Here, the record indicates that the property in question was leased to the Village with a view to profit rather than to furthering some religious purpose of the Church. Plaintiffs do not argue that it is the Church's ownership of the property, or its use of the funds generated for religious purposes, or its use of the lot on Sundays which provides a basis for exemption here. Instead, they rely on the Village's use of the land for municipal purposes during the balance of the week to justify a total exemption of the property from real estate taxes. They assert that so long as all uses of the property are exempt, it is immaterial that the Church is receiving a profit from the lease. In support thereof, plaintiffs cite Childrens Development Center, Inc. v. Olson (1972), 52 Ill.2d 332, 288 N.E.2d 388, where property owned by a religious institution was leased to a not-for-profit corporation which provided programs for educationally handicapped children and qualified as a charitable institution. Although the religious institution received a profit, the supreme court looked to "the primary use to which the property [was] devoted after the leasing" (emphasis added) (52 Ill.2d 332, 336, 288 N.E.2d 388, 391) in determining whether the property's tax-exempt status should continue. Since the primary use after leasing was serving a tax-exempt charitable purpose of the lessee, the court ruled that the property remained tax exempt.

• 4 Plaintiffs contend that the facts of the present case are analogous. Although the Church leases the property for a profit, the Village uses the property for a municipal purpose which, they maintain, is tax exempt. However, we believe that this case is distinguishable. In Childrens Development Center, the lessee came within section 19.7 of the Revenue Act of 1939 (Ill. Rev. Stat. 1981, ch. 120, par. 500.7), which exempts from taxation all property "actually and exclusively used for * * * charitable or beneficient purposes, and not leased or otherwise used with a view to profit." The section 19.7 exemption, like that in section 19.2 for religious institutions, turns on the primary use of the property. Unlike those provisions, the exemption provided for municipalities turns solely on ownership of the property. Section 19.6 of the Revenue Act of 1939 provides in relevant part for exemption of "all property owned by any city or village located within the incorporated limits thereof, except such as heretofore has been leased or may hereafter be leased by such city or village to lessees who are bound under the terms of the lease to pay the taxes on such property." (Ill. Rev. Stat. 1981, ch. 120, par. 500.6.) That use of leased land for municipal purposes does not provide an exemption is evident from People ex rel. Carr v. City of Chicago (1926), 323 Ill. 68, 153 N.E. 725. There, the city leased land which was used for public playgrounds, police department buildings, a fire station, and a hospital. Although all of the land served municipal purposes, the supreme court held that it was ownership, not use, which determined exemption. It appears, then, that there is no separate exemption of land used for municipal purposes, as plaintiffs contend. If we were to adopt plaintiffs' position, we would add to section 19.6 of the Revenue Act of 1939 an exemption clearly not within its contemplation. Therefore, we believe that Childrens Development Center is inapplicable to the situation before us and that plaintiffs have failed to demonstrate any facts which would bring the property within a statutory exemption from taxation. In view of our disposition of this first contention of defendants, we need not reach their second contention.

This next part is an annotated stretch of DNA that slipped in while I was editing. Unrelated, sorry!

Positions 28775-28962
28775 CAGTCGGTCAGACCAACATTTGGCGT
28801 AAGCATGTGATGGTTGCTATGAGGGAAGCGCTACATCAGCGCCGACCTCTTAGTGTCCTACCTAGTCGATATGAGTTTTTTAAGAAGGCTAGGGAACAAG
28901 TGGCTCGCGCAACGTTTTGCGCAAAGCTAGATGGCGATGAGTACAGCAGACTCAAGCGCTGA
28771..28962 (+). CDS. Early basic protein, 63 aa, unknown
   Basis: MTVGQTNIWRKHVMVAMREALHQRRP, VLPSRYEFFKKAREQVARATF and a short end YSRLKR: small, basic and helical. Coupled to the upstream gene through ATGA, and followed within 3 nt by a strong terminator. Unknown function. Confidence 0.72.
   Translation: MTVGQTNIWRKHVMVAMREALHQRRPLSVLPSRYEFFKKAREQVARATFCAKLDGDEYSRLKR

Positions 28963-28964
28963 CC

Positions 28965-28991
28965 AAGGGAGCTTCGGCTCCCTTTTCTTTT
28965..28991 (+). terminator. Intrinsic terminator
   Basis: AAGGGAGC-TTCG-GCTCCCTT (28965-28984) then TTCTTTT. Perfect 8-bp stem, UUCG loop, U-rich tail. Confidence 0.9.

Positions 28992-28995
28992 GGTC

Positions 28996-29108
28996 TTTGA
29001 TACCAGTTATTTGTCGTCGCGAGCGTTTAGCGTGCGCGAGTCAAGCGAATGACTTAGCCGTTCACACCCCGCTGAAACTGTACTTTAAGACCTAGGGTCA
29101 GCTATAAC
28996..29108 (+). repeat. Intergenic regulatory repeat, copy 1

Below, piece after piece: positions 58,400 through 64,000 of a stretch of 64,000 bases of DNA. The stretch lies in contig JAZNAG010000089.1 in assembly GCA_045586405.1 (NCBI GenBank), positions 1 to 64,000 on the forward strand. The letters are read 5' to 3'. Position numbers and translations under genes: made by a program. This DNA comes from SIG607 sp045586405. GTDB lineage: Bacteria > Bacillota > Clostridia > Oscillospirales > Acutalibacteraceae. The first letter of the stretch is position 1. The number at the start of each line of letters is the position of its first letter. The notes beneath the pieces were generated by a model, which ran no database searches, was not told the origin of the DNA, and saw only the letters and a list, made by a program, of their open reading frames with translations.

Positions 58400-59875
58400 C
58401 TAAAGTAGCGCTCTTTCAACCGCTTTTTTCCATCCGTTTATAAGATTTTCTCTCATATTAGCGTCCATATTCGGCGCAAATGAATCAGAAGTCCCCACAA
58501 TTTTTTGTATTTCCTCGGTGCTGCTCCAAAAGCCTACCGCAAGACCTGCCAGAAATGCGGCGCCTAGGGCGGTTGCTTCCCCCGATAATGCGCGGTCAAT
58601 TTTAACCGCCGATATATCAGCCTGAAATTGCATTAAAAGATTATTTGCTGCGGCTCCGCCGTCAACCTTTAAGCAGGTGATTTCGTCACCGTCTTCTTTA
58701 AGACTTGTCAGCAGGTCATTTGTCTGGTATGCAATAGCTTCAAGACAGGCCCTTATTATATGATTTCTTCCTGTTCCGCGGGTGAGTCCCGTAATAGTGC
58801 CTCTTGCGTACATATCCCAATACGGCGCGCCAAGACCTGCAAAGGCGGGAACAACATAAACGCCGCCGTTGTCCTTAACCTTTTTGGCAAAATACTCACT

For the foregoing reasons, the order of the trial court is reversed and this matter is remanded, and the trial court is directed to deny the relief requested.

Reversed and remanded with a direction.

WILSON, P.J., and LORENZ, J., concur.